The above scene depicts the exact point where a string of fast-food restaurants and convenience stores gave way to the more sophisticated architecture of old world Philadelphia at the meeting of an almost Romanesque Church and a Checkers fast-food joint situated a little too closely together. It caught my eye because I could really feel how these fast-food convenience structures were almost forcing out the religious structures of the past, which had been much more carefully constructed and decorated than these glorified permanent hot dog stands. This was, of course, my first impression, but when the photo is viewed in isolation I think it not only reveals the absurdity of the religious transition to consumerism, but also suggests the image’s ability to speak of a “fast-food religiosity,” an almost too obvious cry for the feeding of both “body and soul.”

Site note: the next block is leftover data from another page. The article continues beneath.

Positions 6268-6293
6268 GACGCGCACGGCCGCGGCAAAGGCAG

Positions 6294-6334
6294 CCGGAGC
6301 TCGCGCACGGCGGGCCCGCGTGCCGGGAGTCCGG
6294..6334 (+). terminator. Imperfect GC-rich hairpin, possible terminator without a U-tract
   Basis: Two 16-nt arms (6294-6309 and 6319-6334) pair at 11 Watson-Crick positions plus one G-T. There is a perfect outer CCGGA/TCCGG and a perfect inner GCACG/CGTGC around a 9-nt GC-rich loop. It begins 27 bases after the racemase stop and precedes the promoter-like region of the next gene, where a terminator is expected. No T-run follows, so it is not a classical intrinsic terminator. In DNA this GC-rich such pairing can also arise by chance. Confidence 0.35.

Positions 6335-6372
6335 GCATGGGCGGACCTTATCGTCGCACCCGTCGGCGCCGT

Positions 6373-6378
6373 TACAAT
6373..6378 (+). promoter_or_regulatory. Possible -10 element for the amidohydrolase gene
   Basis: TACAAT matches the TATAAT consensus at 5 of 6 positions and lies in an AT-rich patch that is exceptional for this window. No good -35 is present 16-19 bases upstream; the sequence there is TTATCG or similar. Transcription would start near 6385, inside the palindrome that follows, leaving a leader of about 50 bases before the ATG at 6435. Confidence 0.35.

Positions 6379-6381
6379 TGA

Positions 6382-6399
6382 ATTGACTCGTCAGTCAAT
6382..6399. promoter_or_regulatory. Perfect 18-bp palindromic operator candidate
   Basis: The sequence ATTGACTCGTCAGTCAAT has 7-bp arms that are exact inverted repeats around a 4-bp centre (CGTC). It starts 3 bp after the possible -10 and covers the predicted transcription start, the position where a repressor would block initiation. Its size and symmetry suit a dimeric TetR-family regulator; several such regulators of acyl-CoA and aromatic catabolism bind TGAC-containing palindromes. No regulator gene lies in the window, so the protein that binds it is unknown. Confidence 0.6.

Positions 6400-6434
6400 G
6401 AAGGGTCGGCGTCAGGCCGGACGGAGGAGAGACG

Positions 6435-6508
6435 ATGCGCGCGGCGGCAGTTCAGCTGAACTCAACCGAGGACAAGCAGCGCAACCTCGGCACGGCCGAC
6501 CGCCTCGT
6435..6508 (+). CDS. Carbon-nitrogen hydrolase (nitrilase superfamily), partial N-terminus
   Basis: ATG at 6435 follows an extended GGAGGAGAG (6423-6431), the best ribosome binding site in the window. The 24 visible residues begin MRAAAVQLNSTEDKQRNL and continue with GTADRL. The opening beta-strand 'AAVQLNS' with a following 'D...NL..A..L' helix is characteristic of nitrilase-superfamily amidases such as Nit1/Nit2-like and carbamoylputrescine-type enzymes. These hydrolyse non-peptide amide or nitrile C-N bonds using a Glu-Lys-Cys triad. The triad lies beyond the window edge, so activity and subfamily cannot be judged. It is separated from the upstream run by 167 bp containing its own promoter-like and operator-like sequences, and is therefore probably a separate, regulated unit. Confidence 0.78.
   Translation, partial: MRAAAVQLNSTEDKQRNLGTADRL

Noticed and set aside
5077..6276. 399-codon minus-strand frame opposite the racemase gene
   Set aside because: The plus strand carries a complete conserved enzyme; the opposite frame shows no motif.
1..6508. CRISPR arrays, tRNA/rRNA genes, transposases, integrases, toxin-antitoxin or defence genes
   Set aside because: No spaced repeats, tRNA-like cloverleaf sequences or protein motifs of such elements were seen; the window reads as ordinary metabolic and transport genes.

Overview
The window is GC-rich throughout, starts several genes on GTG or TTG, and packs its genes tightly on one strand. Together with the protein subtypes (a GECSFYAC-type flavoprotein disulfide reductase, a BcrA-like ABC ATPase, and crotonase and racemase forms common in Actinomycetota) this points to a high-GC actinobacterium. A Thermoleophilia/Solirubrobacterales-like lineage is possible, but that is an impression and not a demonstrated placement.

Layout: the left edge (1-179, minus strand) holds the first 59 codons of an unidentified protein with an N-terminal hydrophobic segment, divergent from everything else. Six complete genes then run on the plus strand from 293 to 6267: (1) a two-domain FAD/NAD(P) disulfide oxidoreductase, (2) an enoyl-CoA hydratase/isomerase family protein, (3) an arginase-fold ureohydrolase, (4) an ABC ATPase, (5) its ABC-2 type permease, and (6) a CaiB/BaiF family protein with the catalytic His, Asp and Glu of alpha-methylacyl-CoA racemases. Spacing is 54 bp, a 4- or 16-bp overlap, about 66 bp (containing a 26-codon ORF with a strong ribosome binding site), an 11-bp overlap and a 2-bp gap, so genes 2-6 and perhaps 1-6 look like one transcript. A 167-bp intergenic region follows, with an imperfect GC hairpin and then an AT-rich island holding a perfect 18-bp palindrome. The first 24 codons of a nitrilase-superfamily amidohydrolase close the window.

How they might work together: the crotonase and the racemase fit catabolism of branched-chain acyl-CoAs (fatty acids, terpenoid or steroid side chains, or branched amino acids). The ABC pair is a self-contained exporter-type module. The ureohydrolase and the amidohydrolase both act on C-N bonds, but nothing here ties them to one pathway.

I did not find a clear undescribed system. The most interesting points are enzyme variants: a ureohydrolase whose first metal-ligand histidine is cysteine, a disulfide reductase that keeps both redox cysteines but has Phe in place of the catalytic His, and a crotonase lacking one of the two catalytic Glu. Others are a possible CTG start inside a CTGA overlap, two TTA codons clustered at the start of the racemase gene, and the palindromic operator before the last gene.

This is an awesome photo and rich in potential symbolism. What a great find in the City where my Quaker ancestors helped to found religous liberty.
Despite the ostensible encroachment of commercialism shown in the photo, I was very glad to see the old cross illuminated by the sun and still raised high above the signs below.
Congratulations to the Editors on the launch of Nomos Journal!
It also seems to reveal a radical democratization of feeling, no? The Old World church, with its implied elites and hierarchy, and the New World pragmatic people’s church. Provocative as usual!
I love checkers. I say nice job checkers and why would a building so old still be here? that’s just plain old odd. I disagree of this being sad.